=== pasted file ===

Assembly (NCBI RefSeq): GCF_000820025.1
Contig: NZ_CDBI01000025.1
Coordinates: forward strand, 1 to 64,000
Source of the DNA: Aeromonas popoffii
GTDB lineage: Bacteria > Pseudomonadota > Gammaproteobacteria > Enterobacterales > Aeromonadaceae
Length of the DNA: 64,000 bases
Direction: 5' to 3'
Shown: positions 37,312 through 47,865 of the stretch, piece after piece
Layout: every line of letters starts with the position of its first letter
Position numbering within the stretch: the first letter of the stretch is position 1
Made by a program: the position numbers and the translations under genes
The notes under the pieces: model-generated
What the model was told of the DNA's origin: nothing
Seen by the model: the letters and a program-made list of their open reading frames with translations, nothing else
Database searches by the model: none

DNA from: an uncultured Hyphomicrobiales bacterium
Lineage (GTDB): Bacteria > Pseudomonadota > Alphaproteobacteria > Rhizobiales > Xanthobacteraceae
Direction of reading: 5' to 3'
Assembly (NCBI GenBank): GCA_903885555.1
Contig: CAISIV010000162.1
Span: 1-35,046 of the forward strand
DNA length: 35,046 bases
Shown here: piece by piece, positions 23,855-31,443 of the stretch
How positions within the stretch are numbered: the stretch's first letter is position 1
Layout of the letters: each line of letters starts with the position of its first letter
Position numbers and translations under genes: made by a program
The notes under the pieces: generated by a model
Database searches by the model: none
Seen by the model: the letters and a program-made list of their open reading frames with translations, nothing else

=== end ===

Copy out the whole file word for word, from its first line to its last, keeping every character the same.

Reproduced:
Assembly (NCBI RefSeq): GCF_000820025.1
Contig: NZ_CDBI01000025.1
Coordinates: forward strand, 1 to 64,000
Source of the DNA: Aeromonas popoffii
GTDB lineage: Bacteria > Pseudomonadota > Gammaproteobacteria > Enterobacterales > Aeromonadaceae
Length of the DNA: 64,000 bases
Direction: 5' to 3'
Shown: positions 37,312 through 47,865 of the stretch, piece after piece
Layout: every line of letters starts with the position of its first letter
Position numbering within the stretch: the first letter of the stretch is position 1
Made by a program: the position numbers and the translations under genes
The notes under the pieces: model-generated
What the model was told of the DNA's origin: nothing
Seen by the model: the letters and a program-made list of their open reading frames with translations, nothing else
Database searches by the model: none

DNA from: an uncultured Hyphomicrobiales bacterium
Lineage (GTDB): Bacteria > Pseudomonadota > Alphaproteobacteria > Rhizobiales > Xanthobacteraceae
Direction of reading: 5' to 3'
Assembly (NCBI GenBank): GCA_903885555.1
Contig: CAISIV010000162.1
Span: 1-35,046 of the forward strand
DNA length: 35,046 bases
Shown here: piece by piece, positions 23,855-31,443 of the stretch
How positions within the stretch are numbered: the stretch's first letter is position 1
Layout of the letters: each line of letters starts with the position of its first letter
Position numbers and translations under genes: made by a program
The notes under the pieces: generated by a model
Database searches by the model: none
Seen by the model: the letters and a program-made list of their open reading frames with translations, nothing else